OnePlus has taken the interesting step of consolidating its lineup this year. It has only pre-announced a OnePlus 11, with no Pro model. Of course, that phone won’t be official until February 7, so there could still be more to learn. OnePlus also likes to launch a mid-year update to its current generation, so who knows what we’ll see in six months.

You don't need the Ultra, the Galaxy S23 is great enough

All of the Galaxy S23 phones benefit from the Snapdragon’s improved image processing

As my favorite comedian Stephen Wright said on his album I Still Have A Pony, “I bought a new camera, it’s very advanced. You don’t even need it.” This year, I’m saying skip the Galaxy S23 Ultra – that 200MP sensor is so advanced, you don’t even need it.

That’s because photo magic is also happening on the Qualcomm Snapdragon 8 Gen 2 platform, not just the camera sensor. Sure, the Galaxy S23 Ultra gets the big, fancy Samsung ISOCELL HP2 sensor, but the Galaxy S23 and S23 Plus also get a sensor upgrade, and all of the Galaxy S23 phones benefit from the Snapdragon’s improved image processing.

That means even the base model should see a serious boost in low-light capabilities, and also the pixel-binning photo features that combine pixels into a more refined, smaller image. All of the Galaxy S23 models will be able to shoot in 50MP raw format, which is similar to the largest images the iPhone 14 Pro Max can produce.

What do you get for so much more money?

What else do you get if you pay so much more for the Ultra? You get more storage, but most folks keep photos, videos and music in a cloud, not on their device. That 128GB is probably enough if you’re not a professional vlogger recording tons of 4K video.

You also get the S Pen, which you probably need even less than the 200MP camera sensor. If a stylus is a must, go for the Ultra, but if you're on the fence, don’t bother. You’ll forget the phone even has a pen.

What the phones have in common is more important. You get all of the power and performance of the Ultra with the Galaxy S23. You get the fast and bright display, as well as the highly polished design.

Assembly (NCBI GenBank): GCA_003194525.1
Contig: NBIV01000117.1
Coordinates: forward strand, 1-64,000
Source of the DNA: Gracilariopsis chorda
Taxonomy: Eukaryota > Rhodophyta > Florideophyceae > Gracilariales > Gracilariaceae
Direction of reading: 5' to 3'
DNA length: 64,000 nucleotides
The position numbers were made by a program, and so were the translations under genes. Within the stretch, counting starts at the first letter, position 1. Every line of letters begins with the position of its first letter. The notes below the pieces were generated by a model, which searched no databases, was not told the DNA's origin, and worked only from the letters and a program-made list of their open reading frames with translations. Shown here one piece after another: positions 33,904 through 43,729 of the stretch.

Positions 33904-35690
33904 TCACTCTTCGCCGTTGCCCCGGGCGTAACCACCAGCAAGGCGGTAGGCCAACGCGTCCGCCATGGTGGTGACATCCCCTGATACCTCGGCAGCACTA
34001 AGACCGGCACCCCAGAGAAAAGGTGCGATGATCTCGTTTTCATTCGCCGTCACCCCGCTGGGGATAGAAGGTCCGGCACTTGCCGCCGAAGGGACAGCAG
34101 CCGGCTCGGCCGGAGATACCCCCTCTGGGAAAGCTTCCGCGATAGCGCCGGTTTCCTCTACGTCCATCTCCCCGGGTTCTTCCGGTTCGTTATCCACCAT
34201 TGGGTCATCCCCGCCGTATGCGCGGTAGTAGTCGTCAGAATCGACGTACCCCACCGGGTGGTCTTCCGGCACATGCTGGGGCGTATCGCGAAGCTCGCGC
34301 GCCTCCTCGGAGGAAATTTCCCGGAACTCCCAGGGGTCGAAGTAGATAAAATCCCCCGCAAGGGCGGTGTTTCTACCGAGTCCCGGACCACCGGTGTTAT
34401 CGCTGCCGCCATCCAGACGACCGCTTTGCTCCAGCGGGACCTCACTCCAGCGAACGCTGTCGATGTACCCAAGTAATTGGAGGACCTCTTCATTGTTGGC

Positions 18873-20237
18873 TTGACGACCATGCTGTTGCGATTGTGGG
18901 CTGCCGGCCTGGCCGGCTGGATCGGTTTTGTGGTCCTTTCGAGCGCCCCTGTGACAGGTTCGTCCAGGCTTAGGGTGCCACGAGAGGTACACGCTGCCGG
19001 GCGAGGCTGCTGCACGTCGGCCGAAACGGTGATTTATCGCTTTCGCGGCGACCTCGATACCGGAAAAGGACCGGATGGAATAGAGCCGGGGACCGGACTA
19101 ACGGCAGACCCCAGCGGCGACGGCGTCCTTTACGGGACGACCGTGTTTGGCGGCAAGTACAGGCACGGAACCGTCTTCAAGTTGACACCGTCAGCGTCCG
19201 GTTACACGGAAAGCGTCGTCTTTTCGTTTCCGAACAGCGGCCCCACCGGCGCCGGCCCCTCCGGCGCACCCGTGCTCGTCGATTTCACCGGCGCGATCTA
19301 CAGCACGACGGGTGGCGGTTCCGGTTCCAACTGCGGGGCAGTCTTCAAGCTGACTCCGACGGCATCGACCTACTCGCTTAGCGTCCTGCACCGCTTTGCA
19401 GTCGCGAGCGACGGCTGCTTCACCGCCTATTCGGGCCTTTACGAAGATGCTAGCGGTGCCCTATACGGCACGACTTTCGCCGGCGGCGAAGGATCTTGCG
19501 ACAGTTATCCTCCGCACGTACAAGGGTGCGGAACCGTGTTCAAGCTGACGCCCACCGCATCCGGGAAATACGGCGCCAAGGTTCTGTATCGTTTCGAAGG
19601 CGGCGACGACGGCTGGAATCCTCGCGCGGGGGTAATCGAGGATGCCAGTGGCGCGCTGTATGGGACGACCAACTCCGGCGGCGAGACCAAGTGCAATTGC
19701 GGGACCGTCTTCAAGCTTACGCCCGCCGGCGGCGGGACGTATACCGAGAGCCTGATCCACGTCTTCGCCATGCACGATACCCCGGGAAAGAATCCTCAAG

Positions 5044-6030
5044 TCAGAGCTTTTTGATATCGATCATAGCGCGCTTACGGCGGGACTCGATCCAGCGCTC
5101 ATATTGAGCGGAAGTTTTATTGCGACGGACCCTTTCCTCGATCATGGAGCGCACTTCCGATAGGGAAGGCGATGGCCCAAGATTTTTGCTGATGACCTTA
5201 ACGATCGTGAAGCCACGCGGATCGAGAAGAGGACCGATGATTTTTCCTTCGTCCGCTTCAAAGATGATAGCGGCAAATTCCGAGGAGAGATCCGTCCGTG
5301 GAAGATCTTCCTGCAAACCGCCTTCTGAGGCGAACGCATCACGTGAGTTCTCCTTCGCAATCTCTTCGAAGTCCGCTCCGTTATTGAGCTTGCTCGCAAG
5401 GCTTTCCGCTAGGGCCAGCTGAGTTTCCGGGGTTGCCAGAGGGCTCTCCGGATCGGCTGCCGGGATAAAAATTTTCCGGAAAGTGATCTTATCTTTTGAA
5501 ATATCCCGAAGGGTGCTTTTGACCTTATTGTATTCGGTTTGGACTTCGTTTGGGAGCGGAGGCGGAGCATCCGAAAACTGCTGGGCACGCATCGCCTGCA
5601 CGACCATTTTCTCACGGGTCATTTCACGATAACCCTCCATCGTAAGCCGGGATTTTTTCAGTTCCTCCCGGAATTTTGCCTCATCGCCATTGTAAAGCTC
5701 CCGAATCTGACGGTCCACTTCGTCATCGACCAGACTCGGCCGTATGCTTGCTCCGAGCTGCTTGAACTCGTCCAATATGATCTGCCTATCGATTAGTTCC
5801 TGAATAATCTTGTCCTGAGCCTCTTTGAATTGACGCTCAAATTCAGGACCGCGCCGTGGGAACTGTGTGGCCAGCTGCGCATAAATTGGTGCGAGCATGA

You get all of the same software features, and most of the same camera goodies. You get Space Zoom, but it’s only 30x instead of 100x. The moon will be a bit farther away.

Samsung Galaxy S22 Ultra Space Zoom shot of the moon through trees

A Space Zoom photo taken with the Galaxy S22 Ultra (Image credit: Future)

The Galaxy S23 Ultra costs almost 50% more than the Galaxy S23 in every region. That’s a huge difference that's hard to justify if you're being cost-conscious. The Galaxy S23 isn’t a major step down from the Ultra. It’s a flagship phone in its own right, with the power to back up its claim to the title.

You don’t need to spend more this year to get the best Samsung phone. Spending more will get you more features you may not need, but that won’t make the phone better. Samsung gives you almost everything you need in the Galaxy S23, and this year makes a compelling argument that the more affordable model is the one to choose.

Philip Berne
US Mobiles Editor

Phil Berne is a preeminent voice in consumer electronics reviews, having reviewed his first device (the Sony D-EJ01 Discman) more than 20 years ago for eTown.com. He has been writing about phones and mobile technology, since before the iPhone, for a variety of sites including PCMag, infoSync, PhoneScoop, and Slashgear. He holds an M.A. in Cultural Theory from Carnegie Mellon University. 

Phil was the internal reviewer for Samsung Mobile, writing opinions and review predictions about top secret new devices months before launch. He left in 2017. He worked at an Apple Store near Boston, MA, at the height of iPod popularity. He has been a High School English teacher at Title I schools, and is a certified Lifeguard. His passion is smartphones and wearables, and he is sure that the next big thing will be phones we wear on our faces.